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I've recently started studying Spanish (Latin American) with Rosetta Stone. I think I'm doing trilled r's right but I'm not sure if I'm doing single r's right. Are they supposed to have a single trill, or no trill? Please help me learn how to pronounce a single r.

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The pronunciation of the r can vary regionally, and by the specific word. In some cases, it's almost an English d sound, in others it's closer to an English r. And there are times when it is trilled, depending on its location in the word. Your best bet to pick up the subtleties will probably be to listen to some native speakers. If you don't have this option in person, perhaps on YouTube. –  Flimzy Dec 13 '12 at 8:05
@Flimzy English /d/ or /r/? Isn't it generally an alveolar tap? I'm talking about a*r*ticula*r*, not "el *r*atón *r*oyó". –  Artefacto Dec 13 '12 at 11:08

6 Answers 6

Encontré algunos videos en Youtube que explica los detalles de la pronunciación de la letra R, con ejemplos:



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Thanks, that's very helpful. –  Dan Dec 13 '12 at 20:40
@Dan, welcome to the StackExchange network, I'm glad to help, if my answer was helpful, maybe you want to up-vote it and maybe accept it as the answer to your question. –  jachguate Dec 13 '12 at 21:06

I think is very similar to the english 'r' but you have to put your tongue closer to the teeth. You can also try to understand this:


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It's very important the tongue briefly touches the alveolar ridge. In Portuguese, we have the same sound and the easiest way to tell an English accent is the way the intervocalic -r- is incorrectly pronounced. The sound is close to the alveolar trill (the other rhotic sound in Spanish), but the tongue only vibrates a single cycle. –  Artefacto Dec 17 '12 at 13:25
+1 for the link. Very nice –  joseph4tw Dec 17 '12 at 16:27

In my experience (4 years study of Castilian Spanish, 7 years of Latin Spanish conversations [mostly Colombian style]), for the Latin style Spanish at least, the single trill is what I use and everyone understands it well and I haven't had anyone correct me yet.

It is similar to the English 'r' only in the constant sound the 'r' produces. The English 'r' starts with the lips together and pointing out while pulling them back and widening them, while a single trill is more like a single roll of the tongue from top to bottom while emitting a very quick English 'r' type of sound.

Also, while you don't mention it, I think it's worthwhile pointing out that a single 'r' at the beginning of a word is rolled like a double 'rr' (alveolar trill). However, I find that a single 'r' at the end of a word is like a whispering trill with a slight English 'r' sound. In study, they might make you have the 'r' at the end be just like a strong double 'rr', but in actual conversation with Latin people you will probably never hear it emphasized like that (at least I haven't yet).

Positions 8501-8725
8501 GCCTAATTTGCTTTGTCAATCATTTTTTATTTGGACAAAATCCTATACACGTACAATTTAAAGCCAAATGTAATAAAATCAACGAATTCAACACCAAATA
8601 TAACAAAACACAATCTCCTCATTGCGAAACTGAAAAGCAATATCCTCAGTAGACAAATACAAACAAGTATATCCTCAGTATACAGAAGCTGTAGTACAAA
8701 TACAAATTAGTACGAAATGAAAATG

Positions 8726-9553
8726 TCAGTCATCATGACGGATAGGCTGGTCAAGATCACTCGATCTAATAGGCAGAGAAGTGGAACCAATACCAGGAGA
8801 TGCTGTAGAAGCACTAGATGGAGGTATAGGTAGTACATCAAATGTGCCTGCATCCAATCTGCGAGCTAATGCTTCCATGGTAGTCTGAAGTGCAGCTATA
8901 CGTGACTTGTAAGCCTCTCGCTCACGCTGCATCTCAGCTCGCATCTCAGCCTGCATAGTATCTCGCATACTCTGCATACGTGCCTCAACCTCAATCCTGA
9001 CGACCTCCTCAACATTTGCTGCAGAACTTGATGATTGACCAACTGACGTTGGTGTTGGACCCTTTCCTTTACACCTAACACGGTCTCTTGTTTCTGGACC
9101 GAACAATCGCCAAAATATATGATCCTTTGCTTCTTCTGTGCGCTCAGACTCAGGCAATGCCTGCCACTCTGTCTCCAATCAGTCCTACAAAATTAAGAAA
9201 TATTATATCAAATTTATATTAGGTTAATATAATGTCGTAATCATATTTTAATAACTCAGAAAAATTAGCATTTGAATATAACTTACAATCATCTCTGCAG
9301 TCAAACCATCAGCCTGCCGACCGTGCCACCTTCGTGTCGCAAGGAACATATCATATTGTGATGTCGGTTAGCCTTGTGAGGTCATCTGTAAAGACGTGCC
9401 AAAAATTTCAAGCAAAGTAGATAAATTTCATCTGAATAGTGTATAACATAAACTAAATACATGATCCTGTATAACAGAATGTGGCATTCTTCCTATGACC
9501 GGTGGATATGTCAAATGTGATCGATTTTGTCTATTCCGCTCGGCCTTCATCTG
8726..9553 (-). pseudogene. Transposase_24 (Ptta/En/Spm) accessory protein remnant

I hope that makes sense.

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The closest sound in American English is a soft d or t. Think about really enunciating a strong d or t and then do the opposite. In both sounds your tongue taps the roof of your mouth. Whereas the tongue touches quite close to your teeth for a t sound, try moving it back towards the middle of the roof of your mouth. Tap your tongue softly as you make the sound, touching with most of the front of your tongue, not just the tip.

It's not too dissimilar to the soft d and t sounds in the following American English words:

The tt in gotta or a lotta
The t in water
The dd in muddy
The d in modern

Try saying the following Spanish words with this in mind, keeping the r's (d's) soft:

Say cara like cahdah
Say para like pahdah
Say oro like ohdoh

That's always worked really well for me. Hope that helps!

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Say "pot of tea" out loud. Gradually say it quicker and quicker, maintaining pronunciation as best as possible. You will notice that the 't' from 'pot' and sounds less and less like a 't' and more like the Spanish single 'r'.

Actually, as you say it faster and faster, it sounds more and more like the Spanish "para ti" ("for you").

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Thanks for making me sound crazy as I walk around work. –  McArthey Dec 19 '12 at 21:25
Ha it had the same effect for me. And still, no one brought me even a CUP of tea.... –  Matt Robertson Dec 19 '12 at 22:17

This is an absolutely fabulous site that not only explains the various elements of the mouth (articulatory anatomy) and how they contribute to speech, but also provides animations, audio and video. It is available in English, German, and Spanish.
It's a fun site to spend some time browsing but you will need Flash to use it.

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Single "r" (soft) is under "vibrantes", [ɾ], the first phonema of the link. –  JoulSauron Dec 19 '12 at 20:57

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